Work, the Social Question, Progress and the Common Good?
- Author(s): Harry Hutchison
- Date Posted: 2008
- Law & Economics #: 08-43
- Availability: Full text (most recent) on SSRN
In Recovering Self-Evident Truths: Catholic Perspectives on American Law, editors Michael A. Scaperlanda and Teresa Stanton Collett offer a collection of essays that revive the connections between faith and reason and between truth and hope as the foundation for progress. Given the importance of papal encyclicals, work, and the increasing demands of the regulatory state, this article concentrates on three central and related themes that surface throughout the book: the difficulty, in America’s current epoch, of acknowledging any shared truths, the question of labor and employment policy in a pluralistic society, and the relative balance needed between state intervention on the one hand and voluntary associations, properly-formed communities and individual autonomy, on the other. Ultimately, these themes give rise to a fundamental question: can liberalism be coherently conceived within parameters provided by Catholic social thought?
Scaperlanda and Collett’s enterprise, featuring more than a dozen authors, is held together by the authors’ persistence in pursuing objective truth as the criterion of judgment. Objective truth may be in conflict with the concept of pluralism, which declines to concede that rights necessarily have a moral footing rooted in truth. Moreover, government officials, who wield state power, ostensibly to achieve the common good and to secure moral and economic progress, may have an interest in denying the truth. President Franklin Delano Roosevelt’s New Deal illustrates this possibility. Seeking moral and social progress, the book concentrates on Catholic anthropology, “which should equip Catholic legal thought for dialogue with secular disciplines and secular culture by opening up a space of truth in what is common to all.” Regardless of how attractive this move may be, complications surface.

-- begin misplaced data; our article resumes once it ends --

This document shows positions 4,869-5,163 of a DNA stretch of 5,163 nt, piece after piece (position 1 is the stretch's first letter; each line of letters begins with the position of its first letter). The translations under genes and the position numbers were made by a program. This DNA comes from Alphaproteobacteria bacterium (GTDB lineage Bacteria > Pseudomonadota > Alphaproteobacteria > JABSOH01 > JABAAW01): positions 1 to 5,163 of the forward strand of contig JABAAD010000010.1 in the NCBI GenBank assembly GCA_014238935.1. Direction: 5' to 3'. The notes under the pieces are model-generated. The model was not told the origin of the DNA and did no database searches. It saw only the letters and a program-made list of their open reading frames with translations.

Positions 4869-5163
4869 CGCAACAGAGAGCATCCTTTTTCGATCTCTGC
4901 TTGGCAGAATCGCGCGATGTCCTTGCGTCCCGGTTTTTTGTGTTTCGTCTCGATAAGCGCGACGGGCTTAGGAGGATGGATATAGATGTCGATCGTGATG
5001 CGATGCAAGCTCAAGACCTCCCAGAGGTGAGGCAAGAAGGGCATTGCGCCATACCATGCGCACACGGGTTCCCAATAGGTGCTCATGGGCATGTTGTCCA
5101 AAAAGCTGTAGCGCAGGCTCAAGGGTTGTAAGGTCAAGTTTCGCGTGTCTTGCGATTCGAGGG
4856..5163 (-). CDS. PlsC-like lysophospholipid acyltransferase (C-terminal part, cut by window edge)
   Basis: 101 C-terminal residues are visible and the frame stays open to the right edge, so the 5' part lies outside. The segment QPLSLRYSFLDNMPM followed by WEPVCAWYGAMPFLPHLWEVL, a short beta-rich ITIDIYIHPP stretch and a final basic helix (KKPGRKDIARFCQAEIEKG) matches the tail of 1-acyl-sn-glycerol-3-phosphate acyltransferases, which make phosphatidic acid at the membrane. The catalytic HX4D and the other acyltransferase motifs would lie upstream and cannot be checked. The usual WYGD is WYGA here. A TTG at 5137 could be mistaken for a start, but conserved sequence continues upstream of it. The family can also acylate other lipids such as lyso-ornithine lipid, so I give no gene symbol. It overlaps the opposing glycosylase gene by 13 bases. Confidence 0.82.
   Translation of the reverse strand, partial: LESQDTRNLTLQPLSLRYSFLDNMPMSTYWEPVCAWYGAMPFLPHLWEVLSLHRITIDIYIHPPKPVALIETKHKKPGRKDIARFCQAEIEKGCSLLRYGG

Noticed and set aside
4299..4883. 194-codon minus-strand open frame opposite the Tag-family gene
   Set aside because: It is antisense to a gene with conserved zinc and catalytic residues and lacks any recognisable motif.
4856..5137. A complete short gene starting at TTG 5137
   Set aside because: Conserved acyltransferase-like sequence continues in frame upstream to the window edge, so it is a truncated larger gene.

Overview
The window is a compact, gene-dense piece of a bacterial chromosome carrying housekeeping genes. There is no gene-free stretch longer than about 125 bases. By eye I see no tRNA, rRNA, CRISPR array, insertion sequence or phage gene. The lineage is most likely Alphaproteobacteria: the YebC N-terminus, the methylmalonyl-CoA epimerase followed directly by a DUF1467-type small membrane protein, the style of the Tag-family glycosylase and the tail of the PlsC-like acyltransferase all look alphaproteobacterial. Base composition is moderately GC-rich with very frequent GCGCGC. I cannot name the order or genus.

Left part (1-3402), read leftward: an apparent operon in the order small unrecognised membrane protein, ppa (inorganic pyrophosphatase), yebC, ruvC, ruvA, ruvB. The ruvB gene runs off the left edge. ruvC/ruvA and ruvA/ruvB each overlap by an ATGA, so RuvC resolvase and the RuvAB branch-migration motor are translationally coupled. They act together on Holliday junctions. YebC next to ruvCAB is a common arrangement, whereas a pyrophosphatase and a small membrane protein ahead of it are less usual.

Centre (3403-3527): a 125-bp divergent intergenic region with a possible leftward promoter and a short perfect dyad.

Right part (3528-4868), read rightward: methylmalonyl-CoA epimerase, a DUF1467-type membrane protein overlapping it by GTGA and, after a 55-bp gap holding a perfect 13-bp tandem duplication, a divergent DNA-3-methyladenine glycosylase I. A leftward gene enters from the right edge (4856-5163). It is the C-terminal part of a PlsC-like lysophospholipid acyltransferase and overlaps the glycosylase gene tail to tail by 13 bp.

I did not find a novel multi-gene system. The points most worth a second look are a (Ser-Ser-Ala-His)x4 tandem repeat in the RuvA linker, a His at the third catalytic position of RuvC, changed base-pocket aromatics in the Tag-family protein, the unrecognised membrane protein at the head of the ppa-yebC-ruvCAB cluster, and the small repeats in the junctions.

It is not clear whether or not the United States can provide an environment, where society can move toward a shared understanding of justice, progress and the common good. If not, can self-evident truths receive an adequate hearing in a society in which individuals are disoriented by endless possibilities offered by postmodernism? I argue that the book, Recovering Self-Evident Truths: Catholic Perspective on American Law can be a source of progress toward a proper account of the common good if American society accepts two observations: (1) law, as a coercive force, cannot fully fashion change within the human person, and (2) the correctness of Pope John Paul II’s assertion that structural transformation of society is secondary to moral renovation.